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In Iceland, tourism has grown rapidly over the past decades, with just over 4,000 foreign visitors in 1950 increasing towards 1,289,140 visitors in 2015 (ITB, 2015). While, in comparison with many other countries, 1.3 million visitors may not seem excessive, this number almost quadruples the Icelandic population.

A flourishing tourism industry in Iceland provides a welcome economic stimulus for the country. This tourism industry is largely dependent on the natural beauty of the Icelandic landscape and its attractiveness for recreational purposes. The landscape forms the primary drawcard for visitors to go to Iceland and thus represents not only nice scenery, but also a high ecological and economic value. The damage occurring (excessive erosion, land degradation, loss of vegetation) within the landscape due to an overload of visitors directly threatens these values and negatively affects the experience of tourists nation-wide in Iceland. The main assignment is thus to better preserve the landscape and, simultaneously, improve the experience of people. In this project a holistic vision and zoning plan was developed to achieve sustainable tourism in Skaftárhreppur municipality, south Iceland. 

A vision for Skaftárhreppur
The Skaftárhreppur region offers many more different experiences than one might expect, varying from highlands, black beaches, canyon, moss-covered lava fields and pseudocraters. Within the project the different landscape types were determined, to examine how they are currently being used and what the potential, and the limitations are, from a recreational perspective. It became clear that the Skaftárhreppur landscape seems to be suffering from its own success. The popularity of the area leads to uncontrolled pressure on the landscape and a permanent footprint. The damage from excessive tourism can be seen in various ways and on different scales, from damaged hiking trails to infrastructural problems and zoning issues. The complexity and variety of the challenges necessitates a complex response, given that there are many different assignments on many different scale levels. Six principles were identified for the development of a sustainable leisure landscape in Skaftárhreppur.

  1. Cherish the diversity of the landscape and determine the carrying capacity.
  2. Perceive the landscape as both ecologically and economically valuable.
  3. Plan and design for different target groups.
  4. Introduce a hierarchy in the landscape planning.
  5. Keep the village of Kirkjubæjarklaustur alive.
  6. Make use of what is already there.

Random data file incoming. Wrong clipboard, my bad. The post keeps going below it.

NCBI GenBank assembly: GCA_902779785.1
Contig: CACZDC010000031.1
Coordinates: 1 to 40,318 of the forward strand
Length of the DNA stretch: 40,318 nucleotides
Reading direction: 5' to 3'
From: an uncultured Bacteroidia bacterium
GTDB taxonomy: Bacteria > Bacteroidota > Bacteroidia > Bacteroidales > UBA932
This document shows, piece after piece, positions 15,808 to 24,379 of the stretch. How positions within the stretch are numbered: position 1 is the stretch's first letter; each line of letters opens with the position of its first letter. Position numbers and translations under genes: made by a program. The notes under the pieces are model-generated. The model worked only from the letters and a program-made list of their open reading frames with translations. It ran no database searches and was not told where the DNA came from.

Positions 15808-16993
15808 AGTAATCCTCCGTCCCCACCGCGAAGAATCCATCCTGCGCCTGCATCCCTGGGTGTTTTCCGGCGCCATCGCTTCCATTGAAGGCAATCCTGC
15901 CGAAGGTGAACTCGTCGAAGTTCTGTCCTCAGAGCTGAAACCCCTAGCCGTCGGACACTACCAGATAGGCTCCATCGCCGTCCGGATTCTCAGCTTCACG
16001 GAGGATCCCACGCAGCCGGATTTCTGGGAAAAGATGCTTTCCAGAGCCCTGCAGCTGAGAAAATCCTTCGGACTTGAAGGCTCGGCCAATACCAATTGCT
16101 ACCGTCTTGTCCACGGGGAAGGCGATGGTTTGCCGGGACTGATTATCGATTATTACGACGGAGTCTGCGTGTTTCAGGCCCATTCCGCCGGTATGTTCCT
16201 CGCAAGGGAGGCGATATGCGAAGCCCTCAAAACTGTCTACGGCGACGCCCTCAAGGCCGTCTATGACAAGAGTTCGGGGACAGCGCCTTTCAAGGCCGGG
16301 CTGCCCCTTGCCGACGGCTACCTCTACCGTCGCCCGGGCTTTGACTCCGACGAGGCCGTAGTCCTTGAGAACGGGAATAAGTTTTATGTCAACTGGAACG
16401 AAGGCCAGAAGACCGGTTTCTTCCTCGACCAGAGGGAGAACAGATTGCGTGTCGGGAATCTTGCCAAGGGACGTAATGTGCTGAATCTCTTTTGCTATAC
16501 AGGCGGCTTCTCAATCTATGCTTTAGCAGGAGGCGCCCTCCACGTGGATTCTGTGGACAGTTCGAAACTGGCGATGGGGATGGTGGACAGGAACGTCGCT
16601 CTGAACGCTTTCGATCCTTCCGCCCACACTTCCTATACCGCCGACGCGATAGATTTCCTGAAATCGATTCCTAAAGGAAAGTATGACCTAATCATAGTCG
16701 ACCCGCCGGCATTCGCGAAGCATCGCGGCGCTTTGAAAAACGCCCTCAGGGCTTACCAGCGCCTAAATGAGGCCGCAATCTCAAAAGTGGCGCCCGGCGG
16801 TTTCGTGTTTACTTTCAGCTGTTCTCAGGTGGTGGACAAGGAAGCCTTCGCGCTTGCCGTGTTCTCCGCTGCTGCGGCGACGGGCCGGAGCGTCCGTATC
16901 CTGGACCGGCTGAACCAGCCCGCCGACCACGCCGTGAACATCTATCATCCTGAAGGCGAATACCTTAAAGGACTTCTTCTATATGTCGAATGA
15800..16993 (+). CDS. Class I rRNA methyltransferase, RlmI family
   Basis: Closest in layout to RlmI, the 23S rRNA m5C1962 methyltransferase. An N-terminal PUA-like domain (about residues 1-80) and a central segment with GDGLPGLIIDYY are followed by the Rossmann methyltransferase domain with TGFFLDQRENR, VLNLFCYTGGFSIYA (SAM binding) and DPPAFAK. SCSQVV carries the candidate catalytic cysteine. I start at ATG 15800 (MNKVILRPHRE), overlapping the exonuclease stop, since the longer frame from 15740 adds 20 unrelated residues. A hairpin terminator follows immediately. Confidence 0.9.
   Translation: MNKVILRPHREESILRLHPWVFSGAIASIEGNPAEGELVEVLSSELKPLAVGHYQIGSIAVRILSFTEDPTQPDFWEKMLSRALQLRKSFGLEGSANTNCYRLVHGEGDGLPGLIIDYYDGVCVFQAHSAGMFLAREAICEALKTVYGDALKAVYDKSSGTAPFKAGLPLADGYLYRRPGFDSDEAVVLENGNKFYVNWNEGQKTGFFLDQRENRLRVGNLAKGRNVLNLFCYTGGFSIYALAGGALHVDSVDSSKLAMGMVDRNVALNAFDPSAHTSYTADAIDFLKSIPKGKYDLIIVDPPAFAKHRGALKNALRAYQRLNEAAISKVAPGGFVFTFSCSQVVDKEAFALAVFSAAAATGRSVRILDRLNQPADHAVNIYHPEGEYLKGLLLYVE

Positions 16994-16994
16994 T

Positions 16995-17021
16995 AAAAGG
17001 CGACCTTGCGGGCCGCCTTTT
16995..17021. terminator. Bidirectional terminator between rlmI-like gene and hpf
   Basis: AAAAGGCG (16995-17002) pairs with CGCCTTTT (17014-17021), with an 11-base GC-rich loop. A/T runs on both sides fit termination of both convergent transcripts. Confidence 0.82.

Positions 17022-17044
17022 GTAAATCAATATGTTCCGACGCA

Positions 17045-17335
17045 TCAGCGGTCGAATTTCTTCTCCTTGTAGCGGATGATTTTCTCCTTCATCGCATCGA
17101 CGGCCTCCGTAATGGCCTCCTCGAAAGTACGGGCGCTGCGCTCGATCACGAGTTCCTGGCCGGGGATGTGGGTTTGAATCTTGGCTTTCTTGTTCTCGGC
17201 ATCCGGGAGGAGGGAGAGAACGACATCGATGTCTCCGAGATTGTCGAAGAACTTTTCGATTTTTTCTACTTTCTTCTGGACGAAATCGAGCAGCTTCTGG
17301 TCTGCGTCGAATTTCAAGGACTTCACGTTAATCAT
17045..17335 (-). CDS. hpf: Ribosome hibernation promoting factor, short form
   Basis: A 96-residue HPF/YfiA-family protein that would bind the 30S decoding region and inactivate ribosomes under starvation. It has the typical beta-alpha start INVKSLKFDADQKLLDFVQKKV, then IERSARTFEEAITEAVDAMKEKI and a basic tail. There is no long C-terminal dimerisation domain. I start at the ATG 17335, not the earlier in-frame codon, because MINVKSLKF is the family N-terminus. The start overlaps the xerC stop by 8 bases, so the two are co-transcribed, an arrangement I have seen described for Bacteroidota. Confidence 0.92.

Landscapes and experiences
Based on the different landscape entities identified, different experiences were categorized according to their suitability for different target groups. A ‘tourist’ is not simply one type of person, but requires further exploration according to the Recreation Opportunity Spectrum (ROS) and the Purism Scale model. These tools categorise tourists across a spectrum ranging from urbanists, to purists. These divisions help to identify the demands and land-use characteristics of different target groups of tourists. Within the zoning plan we projected the different ‘passports’ of tourists on the map, showing different experiential and development zones in the Skaftárhreppur landscape. This tool assists in determining where different experiences can be offered to visitors in the area, and what is (or should be) the level of development in that specific zone. In this way, the zoning plan does not solely aim to promote ecological preservation and control future developments, but also facilitates a better connection between the expectations of visitors and the actual experience on site.

Hierarchy and focus
Managing tourism, in the spatial sense of the word, requires strategic interventions on the highest national scale level (Iceland), the regional scale level of each municipality (e.g. concerning infrastructure, accessibility, hierarchy, focus) as well as the actual design of an attraction site. All scale levels are equally important and actively contribute to the management of flows of people and tourism in the sensitive Icelandic landscape. Currently innumerable attraction sites are being offered to tourists in the Skaftárhreppur landscape. This is causes uncontrollable and widespread damage to the landscape. Within the vision we propose to limit the amount of attraction sites and simultaneously introduce a new hierarchy, to regain control of the situation. By assigning just a few focal points (major attractions) in the area, the majority of visitors could be streamlined more effectively through the landscape.

Site specific design
Furthermore, a strategic and considered choice on which attractions should function as focal points is essential. This determines where tourism is likely to have the most impact on the landscape and how flows of traffic through the area can be managed. This assists in better balancing recreational use with ecological values. Assigning focal points also helps to offer varied experiences to different target groups of visitors in the area. The main focal points are likely to be visited by the majority of tourists, while areas which are located more remotely from these points could offer a more ‘wilderness’ experience. Based on this philosophy five separate designs were made to show how the actual design of these focal points can contribute to better preservation of the landscape and, simultaneously, improvement of the experience of people. 

Year: 2016
Type: landschap, strategie architectuur
Client: Skaftárhreppur municipality
Collaboration: University of Iceland, Skaftárhreppur municipality, UNESCO Katla Geopark and Vatnajökull National Park
Size: 6.946 km2
Status: long term vision
The project was supported by the Dutch Creative Industries Fund.